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What do the contents of Trump’s tweets tell us about his priorities and communications style? Using natural language processing for linguistic analysis

Whilst there are many conversations that could be had about the current president of the USA, one curious first has been his decision to continue to tweet from a personal Twitter account once taking office. In Obama’s era, whilst he made personal use of social media on the campaign trail, his engagement as president was through official accounts.

This post takes a look at the changing linguistic tone of the tweets from the @realdonaldtrump account. Before we start, this is not the first such analysis. Others have shown that tweets posted from an Android device are likely direct from the source whilst tweets posted from an iPhone or web-based application are likely by an assistant to the source. This post does not separate them.

To conduct the analysis, I scraped the maximum number of tweets allowed by Twitter from his timeline – 3,200. They spanned the date range 17th March 2016 to 12th February 2017 and categorised, based on their date/time stamp, into one of four periods of activity:

  • Candidate (primaries to elect the republican candidate: 17 March 2016 to 3 May 2016)
  • Nominee (campaigning as Republican nominee: 4 May 2016 to 8 November 2016)
  • Elected (winner of the election: 9 November 2016 to 19 January 2017)
  • President (inaugurated into office: 20 January 2017 to 12 February 2017)

Notes: Trump became the official Republican nominee at their convention in July, but all other candidates dropped out by the end of 3 May). The election was held on 8 November and the inauguration took place on 20 January.

The tweets were broken into words. Some cleaning was applied for consistency, e.g. U.S.,  U.S.A. and United States were consolidated to become ‘USA’ whilst ‘makeamericagreatagain’ was separated into ‘make’, ‘america’, ‘great’, and ‘again’. Basic noise words such as ‘the’, ‘and’, ‘of’ were removed. However modal verbs (would, should, might and could) and personal and possessive pronouns (I, you, we, them etc.) were kept because I wanted to get a feel for the human intent and direction of the tweets.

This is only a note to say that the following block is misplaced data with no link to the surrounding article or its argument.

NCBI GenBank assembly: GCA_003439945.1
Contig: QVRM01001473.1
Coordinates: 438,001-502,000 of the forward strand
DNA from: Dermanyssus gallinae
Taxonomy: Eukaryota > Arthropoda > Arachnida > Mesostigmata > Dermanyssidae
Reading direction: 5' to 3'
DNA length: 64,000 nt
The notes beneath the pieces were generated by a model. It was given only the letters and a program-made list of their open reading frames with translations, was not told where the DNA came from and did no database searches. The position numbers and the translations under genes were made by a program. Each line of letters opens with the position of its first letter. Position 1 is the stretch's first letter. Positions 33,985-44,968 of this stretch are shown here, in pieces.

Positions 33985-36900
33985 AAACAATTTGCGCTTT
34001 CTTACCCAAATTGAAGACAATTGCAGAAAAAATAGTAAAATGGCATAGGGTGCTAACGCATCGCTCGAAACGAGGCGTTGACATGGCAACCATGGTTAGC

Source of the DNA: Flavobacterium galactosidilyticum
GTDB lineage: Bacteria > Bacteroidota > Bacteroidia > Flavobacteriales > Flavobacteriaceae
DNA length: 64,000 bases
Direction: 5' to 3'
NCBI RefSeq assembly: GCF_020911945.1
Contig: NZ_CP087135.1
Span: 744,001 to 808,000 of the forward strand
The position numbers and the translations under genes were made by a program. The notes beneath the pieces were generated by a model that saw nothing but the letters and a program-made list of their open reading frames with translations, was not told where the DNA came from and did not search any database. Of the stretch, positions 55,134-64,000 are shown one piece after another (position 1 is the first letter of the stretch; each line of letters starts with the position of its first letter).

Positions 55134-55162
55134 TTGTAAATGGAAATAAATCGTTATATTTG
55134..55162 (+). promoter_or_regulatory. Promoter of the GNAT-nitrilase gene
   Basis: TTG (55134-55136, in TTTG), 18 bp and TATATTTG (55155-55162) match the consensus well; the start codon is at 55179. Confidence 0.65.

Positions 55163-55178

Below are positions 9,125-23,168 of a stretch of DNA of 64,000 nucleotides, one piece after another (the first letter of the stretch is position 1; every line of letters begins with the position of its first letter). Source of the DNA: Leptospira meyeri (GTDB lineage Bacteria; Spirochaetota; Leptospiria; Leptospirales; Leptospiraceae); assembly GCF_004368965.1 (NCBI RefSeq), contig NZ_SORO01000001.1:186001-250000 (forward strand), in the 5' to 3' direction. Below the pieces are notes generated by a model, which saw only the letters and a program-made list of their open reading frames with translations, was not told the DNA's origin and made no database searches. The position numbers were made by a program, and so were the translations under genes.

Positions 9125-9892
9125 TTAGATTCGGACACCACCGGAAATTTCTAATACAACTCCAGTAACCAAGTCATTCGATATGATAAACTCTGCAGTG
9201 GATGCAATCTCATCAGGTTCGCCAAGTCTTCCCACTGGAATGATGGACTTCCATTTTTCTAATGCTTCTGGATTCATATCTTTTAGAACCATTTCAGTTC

The 20 most common words, based on their frequencies, were extracted from each period and grouped as follows:

(first person)
I, me, my, trump, @realdonaldtrump
Direct others
(2nd person)
you, we, our
Indirect others
(3rd person)
they, them, their, who, people
Modal verbs will, would, shall, should, may, might, must, can, could
Topics 1. make, america, great, usa, country
2. ted, cruz, he, new, york, indiana, wisconsin
3. hillary, clinton, she, her, crooked
4. president, election, he
5. fake, news, bad

Notes: ‘he’, ‘her’ and ‘she’ were assigned to topics as their frequency coincided with gender-specific names (Ted Cruz with the former, Hillary Clinton with the latter); ‘new’ was assumed to belong with ‘york’; ‘country’ was ambiguous given other countries, well… seven in particular, were also mentioned in tweets during the most recent period, but including or excluding it didn’t affect results

Sooo….. drum roll. What did the tweets reveal?


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For each period, the top 5 groups are listed in order with the percentage of the top 20 word frequencies that the group represents. The groups are coloured: orange for self, green for other, purple for modal verbs and blue for topics. The percentage text colour is black when it first appears, then red if the percentage has gone down and green if the percentage has gone up in the next period. The arrows indicate whether the group has moved up or down the rankings.